The Christian wife-spanking movement [TW]

spanking paddleI really don’t know what to say. Victims of domestic violence probably shouldn’t read this post. Last night I discovered that there is a movement within neo-patriarchal Christian culture called Christian Domestic Discipline (or DD for short) in which men create a set of rules for their wives and spank their wives for violating them. The strangest thing about it is that the movement at least presents itself as something that ultra-conservative Christian women are begging their husbands to do. This seems like more than just Stockholm syndrome “solidarity” between a victim and her abuser. Is it the product of a Christianity that creates a fetish for punishment? Continue reading

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“Biblical” men don’t date? (A face-palmer from the Council on Biblical Manhood and Womanhood)

10681746-student-talking-to-female-teen-in-college-classNormally I don’t see much of a point in engaging fundamentalist Christian entities like the Council on Biblical Manhood and Womanhood because I suspect they aren’t particularly relevant to my readership. But a recent post by JD Gunter from CBMW really struck a nerve with me because it so plainly contradicts my experience of dating as a young adult in a way that ironically encourages irresponsible, sinful behavior under the guise of taking yourself very seriously. The only thing missing from Gunter’s post describing why “Biblical” single men shouldn’t stay in un-serious dating relationships with women they aren’t planning to marry is any reference to scripture whatsoever. Continue reading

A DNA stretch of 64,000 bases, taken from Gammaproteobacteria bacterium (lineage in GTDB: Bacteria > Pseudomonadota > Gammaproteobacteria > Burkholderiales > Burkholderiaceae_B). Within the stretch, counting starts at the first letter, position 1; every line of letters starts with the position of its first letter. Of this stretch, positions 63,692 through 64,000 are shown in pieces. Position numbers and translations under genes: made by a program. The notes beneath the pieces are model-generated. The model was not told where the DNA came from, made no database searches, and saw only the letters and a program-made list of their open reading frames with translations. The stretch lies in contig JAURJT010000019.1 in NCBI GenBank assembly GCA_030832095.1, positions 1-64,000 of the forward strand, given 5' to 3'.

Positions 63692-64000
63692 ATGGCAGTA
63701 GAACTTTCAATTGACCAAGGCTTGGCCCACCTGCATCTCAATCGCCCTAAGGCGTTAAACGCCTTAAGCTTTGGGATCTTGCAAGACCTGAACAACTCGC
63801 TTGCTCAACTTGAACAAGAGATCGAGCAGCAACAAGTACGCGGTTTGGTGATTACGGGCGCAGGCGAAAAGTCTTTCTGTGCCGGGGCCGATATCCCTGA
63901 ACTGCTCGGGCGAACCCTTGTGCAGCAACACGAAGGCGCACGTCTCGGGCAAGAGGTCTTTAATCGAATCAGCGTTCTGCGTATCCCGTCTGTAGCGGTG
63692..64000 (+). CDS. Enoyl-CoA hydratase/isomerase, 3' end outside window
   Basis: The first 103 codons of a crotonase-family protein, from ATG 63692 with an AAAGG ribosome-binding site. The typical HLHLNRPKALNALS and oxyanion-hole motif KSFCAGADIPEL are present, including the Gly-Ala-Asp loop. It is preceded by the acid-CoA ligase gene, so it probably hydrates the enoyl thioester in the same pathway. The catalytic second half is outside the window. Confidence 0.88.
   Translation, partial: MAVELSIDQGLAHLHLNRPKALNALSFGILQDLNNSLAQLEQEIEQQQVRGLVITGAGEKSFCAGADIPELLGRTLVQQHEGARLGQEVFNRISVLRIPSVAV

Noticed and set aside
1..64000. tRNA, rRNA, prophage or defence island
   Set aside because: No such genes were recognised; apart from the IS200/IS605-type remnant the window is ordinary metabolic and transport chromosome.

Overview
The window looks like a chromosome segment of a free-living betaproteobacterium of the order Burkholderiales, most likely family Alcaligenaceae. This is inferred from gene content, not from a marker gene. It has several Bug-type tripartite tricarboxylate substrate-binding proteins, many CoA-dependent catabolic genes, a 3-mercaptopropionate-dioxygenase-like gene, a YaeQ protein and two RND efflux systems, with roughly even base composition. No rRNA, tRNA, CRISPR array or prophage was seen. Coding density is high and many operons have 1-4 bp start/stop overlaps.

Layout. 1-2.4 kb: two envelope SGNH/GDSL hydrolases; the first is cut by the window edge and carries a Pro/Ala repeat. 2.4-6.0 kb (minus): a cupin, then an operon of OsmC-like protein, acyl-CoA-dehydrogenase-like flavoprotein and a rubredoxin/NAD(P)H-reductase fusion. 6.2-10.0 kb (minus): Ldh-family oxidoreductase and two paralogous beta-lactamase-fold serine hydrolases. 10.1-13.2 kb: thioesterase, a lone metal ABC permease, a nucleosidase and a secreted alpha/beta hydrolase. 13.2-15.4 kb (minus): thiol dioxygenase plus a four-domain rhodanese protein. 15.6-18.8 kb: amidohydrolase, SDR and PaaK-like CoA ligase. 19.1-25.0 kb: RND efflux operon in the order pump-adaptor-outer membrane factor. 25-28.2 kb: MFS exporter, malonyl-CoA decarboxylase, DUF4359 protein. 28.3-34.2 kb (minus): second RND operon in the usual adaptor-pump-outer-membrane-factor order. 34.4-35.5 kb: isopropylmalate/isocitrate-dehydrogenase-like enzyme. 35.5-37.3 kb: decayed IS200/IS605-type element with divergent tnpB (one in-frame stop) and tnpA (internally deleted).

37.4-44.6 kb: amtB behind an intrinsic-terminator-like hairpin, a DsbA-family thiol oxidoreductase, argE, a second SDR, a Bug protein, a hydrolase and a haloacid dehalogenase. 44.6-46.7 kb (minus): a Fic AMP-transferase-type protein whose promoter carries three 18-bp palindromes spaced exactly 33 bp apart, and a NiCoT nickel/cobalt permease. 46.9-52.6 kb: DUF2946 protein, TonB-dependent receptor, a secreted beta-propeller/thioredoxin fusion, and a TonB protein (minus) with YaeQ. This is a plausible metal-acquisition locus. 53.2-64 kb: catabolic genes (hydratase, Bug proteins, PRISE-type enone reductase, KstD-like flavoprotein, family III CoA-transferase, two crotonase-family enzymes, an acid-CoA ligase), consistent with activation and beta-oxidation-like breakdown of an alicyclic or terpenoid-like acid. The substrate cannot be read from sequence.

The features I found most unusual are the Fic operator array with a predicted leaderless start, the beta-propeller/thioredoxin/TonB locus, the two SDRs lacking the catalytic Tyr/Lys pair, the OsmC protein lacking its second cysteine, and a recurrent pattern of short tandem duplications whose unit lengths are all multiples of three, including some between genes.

What is the burden of proof in the #Methodist #homosexuality debate?

Gay-Symbol-WallpaperIn the American justice system, all defendants are innocent until proven guilty beyond a reasonable shadow of doubt. Defense attorneys do not have to prove their client’s innocence; they just have to find enough holes in the prosecution’s argument to establish that they have not been proven guilty. But in the debate over Biblical interpretation on homosexuality, the burden of proof falls entirely on the defendants to prove their innocence. What if my fellow Methodists who are anti-gay had to provide not only isolated proof-texts and speculative translations of obscure Greek words but a coherent Biblical ethical explanation of why chaste monogamous homosexual partnerships are “incompatible with Christian teaching”? I think that would be a much more just and legitimate burden of proof. Continue reading

Five verses God has tattooed on my heart — #1: 1 Corinthians 1:28

In seminary, I learned to think of truth as a symphony rather than a single voice or instrument. The goal is not to get everyone to play the exact same note with the exact same instrument; the goal is to enter into harmony with each others’ instruments so that we can become God’s song. It’s not the absolute relativism of playing our own autonomous songs; that would be a disastrous cacophony of sound. Rather, we are all playing our own particular improvisational variations on God’s melody. God designs the harmonic that we have been created to inhabit by helping us appropriate a particular set of experiences of His grace and by tattooing certain verses in His word onto our hearts over the course of our lives. Though there are tons of scripture passages that have touched me, five in particular define the gospel I was given to proclaim. The first I’m going to cover is 1 Corinthians 1:28: “God chose the base things, the despised ones and those who are not, to reduce to nothing things that are.” Continue reading